As Brazil and worldwide networks increasingly adopt supply chain formations as a key part of their project, solidarity and social economy theorists and practitioners will need to pick and choose carefully from the SCM literature for ideas for their policies and strategies that are appropriate for their different approaches. Research investigating holistic approaches to sustainability, decentralized forms of governance, not-for-profit organizations, and the public sector offer possible insights. Public sector SCM specialists understand that a public supply chain differs from a private one since it is not solely concerned with efficiency (or cost-minimization concerns), but also with effectiveness in balancing a citizenry’s concerns and rights. To approach government as purchaser of a series of end goods and services is different to acknowledging the multidimensionality of generating a public good such as elder care. It is a process which draws multiple government agencies, the elderly and other stakeholders into a value chain that is supposed to yield welfare and well-being. Most public procurement researchers and practitioners deploy a narrow conception of public sector SCM, focusing on only one link: the government as both purchaser and the most sizeable consumer. In addition to its macroeconomic significance, public procurement is governed by legislative rules (for instance, 23 per cent of federal US government contracts must go to small businesses) mandating transparency and accountability. Many public procurement specialists concentrate on adapting the private sector’s best practices on cost-reduction, tweaking around the edges to include necessary changes due to public legislation.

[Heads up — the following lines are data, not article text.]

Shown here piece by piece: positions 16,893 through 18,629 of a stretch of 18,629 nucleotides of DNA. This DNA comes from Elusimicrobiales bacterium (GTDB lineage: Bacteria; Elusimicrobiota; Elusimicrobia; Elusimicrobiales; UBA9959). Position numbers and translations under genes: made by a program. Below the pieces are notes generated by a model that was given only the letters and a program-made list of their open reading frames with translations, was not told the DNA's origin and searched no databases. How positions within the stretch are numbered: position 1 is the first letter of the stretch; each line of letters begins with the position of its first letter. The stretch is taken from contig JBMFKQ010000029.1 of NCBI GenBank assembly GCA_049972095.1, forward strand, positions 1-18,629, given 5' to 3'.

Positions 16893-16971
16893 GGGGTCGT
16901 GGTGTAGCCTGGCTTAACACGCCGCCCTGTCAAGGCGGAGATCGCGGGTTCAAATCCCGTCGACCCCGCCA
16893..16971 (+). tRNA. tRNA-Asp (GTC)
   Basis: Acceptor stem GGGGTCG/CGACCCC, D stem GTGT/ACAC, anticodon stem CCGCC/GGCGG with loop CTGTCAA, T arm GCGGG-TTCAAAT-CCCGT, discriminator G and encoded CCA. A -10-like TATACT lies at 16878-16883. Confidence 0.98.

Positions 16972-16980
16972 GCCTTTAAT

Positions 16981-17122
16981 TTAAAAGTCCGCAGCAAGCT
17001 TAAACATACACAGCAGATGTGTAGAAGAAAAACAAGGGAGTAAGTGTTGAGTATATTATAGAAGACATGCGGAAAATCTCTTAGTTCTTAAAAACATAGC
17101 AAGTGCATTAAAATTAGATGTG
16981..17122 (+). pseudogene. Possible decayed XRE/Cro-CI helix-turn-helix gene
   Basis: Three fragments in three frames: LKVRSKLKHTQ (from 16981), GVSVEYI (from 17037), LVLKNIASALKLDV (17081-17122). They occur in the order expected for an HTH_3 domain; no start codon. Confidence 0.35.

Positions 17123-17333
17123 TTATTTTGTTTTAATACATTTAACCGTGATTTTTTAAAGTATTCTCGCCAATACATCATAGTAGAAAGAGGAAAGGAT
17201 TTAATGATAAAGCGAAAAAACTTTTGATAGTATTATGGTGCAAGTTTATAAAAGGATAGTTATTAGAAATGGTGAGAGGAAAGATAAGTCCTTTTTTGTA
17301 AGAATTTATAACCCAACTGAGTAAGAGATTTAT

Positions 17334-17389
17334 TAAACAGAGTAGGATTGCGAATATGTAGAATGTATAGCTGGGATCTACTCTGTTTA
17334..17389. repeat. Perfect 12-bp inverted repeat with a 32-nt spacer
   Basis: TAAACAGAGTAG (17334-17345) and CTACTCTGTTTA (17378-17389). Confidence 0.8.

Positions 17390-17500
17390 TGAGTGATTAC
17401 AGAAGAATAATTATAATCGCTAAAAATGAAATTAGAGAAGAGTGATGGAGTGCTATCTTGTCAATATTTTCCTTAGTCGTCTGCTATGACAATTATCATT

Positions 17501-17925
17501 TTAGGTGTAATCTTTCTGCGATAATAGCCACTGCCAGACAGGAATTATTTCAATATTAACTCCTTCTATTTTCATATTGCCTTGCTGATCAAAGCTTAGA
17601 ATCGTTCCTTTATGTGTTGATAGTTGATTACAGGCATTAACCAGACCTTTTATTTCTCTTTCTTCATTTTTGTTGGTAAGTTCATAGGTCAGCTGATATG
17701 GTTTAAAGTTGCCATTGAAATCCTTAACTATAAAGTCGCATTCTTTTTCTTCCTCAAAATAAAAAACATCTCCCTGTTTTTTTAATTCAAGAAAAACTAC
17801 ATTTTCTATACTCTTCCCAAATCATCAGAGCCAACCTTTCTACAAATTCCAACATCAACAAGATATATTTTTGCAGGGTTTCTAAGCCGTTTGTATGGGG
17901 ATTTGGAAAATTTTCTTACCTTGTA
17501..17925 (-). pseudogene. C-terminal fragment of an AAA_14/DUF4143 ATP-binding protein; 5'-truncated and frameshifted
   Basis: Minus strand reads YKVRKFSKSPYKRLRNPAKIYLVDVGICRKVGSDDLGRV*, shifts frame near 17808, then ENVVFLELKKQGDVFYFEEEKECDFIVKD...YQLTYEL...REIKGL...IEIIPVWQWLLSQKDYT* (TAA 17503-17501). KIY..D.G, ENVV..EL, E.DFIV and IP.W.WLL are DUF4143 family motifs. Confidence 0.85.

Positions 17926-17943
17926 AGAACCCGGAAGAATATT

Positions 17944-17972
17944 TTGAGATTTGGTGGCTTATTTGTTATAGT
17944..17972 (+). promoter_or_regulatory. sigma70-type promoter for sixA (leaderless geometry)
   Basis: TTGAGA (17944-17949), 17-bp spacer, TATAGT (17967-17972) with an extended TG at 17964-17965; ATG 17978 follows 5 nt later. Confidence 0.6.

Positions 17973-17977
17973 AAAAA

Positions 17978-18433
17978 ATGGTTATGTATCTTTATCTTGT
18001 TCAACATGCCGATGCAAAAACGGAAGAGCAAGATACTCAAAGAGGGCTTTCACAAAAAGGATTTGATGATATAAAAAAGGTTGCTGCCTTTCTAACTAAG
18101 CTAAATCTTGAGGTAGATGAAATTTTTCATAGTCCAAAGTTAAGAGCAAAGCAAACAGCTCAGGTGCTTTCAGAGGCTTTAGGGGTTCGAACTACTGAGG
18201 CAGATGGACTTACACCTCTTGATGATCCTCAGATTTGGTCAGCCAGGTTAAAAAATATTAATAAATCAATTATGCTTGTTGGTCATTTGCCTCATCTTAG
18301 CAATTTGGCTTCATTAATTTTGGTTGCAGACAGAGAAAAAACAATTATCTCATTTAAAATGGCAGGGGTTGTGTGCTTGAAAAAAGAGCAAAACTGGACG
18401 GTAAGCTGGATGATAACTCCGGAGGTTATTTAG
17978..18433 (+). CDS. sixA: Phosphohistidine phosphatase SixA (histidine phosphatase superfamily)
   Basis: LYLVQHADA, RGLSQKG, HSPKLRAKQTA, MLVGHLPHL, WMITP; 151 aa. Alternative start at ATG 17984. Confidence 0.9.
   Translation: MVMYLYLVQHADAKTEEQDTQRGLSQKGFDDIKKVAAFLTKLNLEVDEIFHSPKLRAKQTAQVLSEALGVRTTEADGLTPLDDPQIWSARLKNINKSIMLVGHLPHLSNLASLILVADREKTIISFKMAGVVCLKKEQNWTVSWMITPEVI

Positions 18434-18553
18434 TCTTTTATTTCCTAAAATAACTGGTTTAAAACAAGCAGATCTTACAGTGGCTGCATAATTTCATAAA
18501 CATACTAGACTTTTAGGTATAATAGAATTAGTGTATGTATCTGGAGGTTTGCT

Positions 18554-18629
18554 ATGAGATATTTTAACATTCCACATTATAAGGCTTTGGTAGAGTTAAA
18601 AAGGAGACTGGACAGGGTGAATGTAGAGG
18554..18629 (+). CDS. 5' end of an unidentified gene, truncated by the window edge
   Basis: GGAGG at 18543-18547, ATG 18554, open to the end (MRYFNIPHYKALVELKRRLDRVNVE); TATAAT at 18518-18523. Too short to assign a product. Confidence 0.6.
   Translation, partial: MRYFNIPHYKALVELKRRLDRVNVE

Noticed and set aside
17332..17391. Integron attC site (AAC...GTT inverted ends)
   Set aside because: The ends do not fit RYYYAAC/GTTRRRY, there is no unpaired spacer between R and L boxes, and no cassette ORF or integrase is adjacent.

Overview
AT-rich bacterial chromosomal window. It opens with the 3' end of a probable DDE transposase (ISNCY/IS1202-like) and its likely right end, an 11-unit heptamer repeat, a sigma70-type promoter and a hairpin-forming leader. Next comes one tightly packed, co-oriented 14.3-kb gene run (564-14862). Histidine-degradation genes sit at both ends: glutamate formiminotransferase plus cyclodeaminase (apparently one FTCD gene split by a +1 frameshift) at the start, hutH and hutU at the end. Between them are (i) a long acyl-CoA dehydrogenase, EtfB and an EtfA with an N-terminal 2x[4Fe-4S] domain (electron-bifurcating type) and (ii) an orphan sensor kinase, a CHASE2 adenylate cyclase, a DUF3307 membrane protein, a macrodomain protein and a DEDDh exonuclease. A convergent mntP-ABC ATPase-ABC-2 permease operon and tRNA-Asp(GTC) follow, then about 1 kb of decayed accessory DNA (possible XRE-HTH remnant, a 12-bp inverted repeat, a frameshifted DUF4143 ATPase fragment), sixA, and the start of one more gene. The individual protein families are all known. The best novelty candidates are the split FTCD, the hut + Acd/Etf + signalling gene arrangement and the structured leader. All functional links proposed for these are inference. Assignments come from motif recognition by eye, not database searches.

A solidarity economy supply chain, in the forms that has been institutionalized thus far in Brazil and the USA, differs perforce from models used in capitalist firms including those that focus on sustainability or public procurement. Even if such supply chains share with conventional supply chain managers the goal of minimizing inefficiencies (for example by seeking to transform functions that are consistently difficult to perform), they privilege distinct goals and adopt different intercooperative principles. Returning to Justa Trama’s supply chain strategies, they have contributed to member cooperative growth by allowing increased sales, but they have also been carefully managed to produce meso-level equity through their redistributive mechanisms. Workers pool together surplus not only at the individual cooperative level, but also at the network level, to be redistributed to other cooperative firms. This is not about profit maximization at all costs, but growth that is balanced and geared to optimizing worker well-being. Workers express solidarity not only with one another at the firm level, but also at the level of groups of firms, similar to the redistributive mechanisms of the Mondragon Cooperative Corporation (MCC) in Spain. In 2012, when one of MCC's worker cooperatives (Fagor Electrodomésticos) faced a disastrous decline in demand for its home appliances as a result of the Spanish recession, Mondragon Assembly's workers (members of a solar machine factory cooperative that at the time enjoyed economic growth) voluntarily reduced their wages by 7.5 per cent. Mondragon Assembly redirected that amount to their sister cooperative so that workers in Fagor Electrodomésticos would have to take a pay cut no larger than 7.5 per cent in order to keep employing all the current worker-members. This is yet another example of how distributional politics differ within a non capitalist network, producing a strategy of reciprocity and equity in response to economic crisis. There is no one best-practice rule, but those within each network struggle to enact solidarity with very different entities precisely because they identify as actors coming together in a network where solidarity is a shared principle organizing economic interaction.